RAF personnel flew armed remote-controlled drones over Libya against Col Muammar Gaddafi's forces, it was disclosed, as the Government confirmed the first British use of the controversial aircraft outside Afghanistan.
In a parliamentary answer, Lord Astor of Hever, under secretary of state at the Ministry of Defence, said drones belonging to the United States were operated by British pilots during the Nato operation in 2011.
Lord Bates of Langbaurgh had asked for clarification on whether or not armed British drones had been used against terror suspects outside Afghanistan.
"Her Majesty's Government do not use armed remotely piloted air systems against terrorist suspects outside Afghanistan," replied Lord Astor. "However, UK personnel flew armed remotely piloted air systems missions against Gaddafi's forces in Libya in 2011, in support of the Nato humanitarian mission authorised under United Nations Security Council Resolution 1973."
The RAF pilots may have belonged to a unit stationed at the Nellis US air force base in the Nevada desert since the Iraq war.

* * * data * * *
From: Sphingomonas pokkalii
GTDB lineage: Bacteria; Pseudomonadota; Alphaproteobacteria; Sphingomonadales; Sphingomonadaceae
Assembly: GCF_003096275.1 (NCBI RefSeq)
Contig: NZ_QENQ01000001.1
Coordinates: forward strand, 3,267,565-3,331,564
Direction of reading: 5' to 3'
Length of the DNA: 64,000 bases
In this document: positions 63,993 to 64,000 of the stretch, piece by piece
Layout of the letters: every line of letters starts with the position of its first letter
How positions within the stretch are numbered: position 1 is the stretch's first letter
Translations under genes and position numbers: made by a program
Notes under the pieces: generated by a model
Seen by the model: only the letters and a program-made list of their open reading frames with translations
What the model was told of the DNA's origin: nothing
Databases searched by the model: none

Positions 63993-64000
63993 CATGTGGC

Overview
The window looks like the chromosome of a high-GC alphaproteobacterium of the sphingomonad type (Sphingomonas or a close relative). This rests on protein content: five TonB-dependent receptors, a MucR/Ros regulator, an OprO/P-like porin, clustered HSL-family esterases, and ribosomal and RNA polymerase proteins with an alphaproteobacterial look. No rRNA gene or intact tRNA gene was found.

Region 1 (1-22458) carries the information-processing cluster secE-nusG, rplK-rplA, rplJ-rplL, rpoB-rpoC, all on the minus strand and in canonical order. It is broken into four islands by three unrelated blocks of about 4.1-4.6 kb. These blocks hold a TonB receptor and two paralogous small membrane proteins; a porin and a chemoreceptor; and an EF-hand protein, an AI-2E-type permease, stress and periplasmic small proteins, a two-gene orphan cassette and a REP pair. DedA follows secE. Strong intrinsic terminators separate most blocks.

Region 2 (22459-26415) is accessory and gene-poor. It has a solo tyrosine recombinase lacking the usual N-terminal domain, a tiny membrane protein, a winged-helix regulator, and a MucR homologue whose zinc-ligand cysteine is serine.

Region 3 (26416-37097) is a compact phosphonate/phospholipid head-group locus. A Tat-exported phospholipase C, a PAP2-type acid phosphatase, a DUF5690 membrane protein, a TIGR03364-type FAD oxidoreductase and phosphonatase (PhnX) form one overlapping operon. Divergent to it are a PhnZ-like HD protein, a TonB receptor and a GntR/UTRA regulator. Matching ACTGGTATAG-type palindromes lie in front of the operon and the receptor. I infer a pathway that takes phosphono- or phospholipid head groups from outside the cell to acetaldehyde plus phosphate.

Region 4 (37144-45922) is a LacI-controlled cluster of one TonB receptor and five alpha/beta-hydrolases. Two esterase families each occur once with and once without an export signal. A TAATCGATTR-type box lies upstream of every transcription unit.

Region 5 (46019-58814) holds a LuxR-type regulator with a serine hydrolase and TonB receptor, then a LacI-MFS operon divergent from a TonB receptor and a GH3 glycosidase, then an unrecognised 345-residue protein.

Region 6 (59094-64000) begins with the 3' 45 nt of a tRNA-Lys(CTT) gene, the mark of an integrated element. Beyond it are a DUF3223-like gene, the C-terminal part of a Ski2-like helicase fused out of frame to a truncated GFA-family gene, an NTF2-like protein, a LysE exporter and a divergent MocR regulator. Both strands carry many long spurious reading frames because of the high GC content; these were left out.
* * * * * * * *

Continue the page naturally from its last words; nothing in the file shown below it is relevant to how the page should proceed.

During the campaign to oust Col Gaddafi, it was reported that US drones were used over Libya. Military sources said that a Predator drone, which is most often equipped with Hellfire missiles, was involved in bombing the Libyan dictator's convoy as he attempted to flee his home town Sirte.
The Obama administration's increased reliance on drones has attracted criticism from civil liberty campaigners. In Yemen the US president approved a successful attack on two American citizens belonging to al-Qaeda. In Pakistan meanwhile the terror group's senior leadership has been virtually wiped out by Predators.
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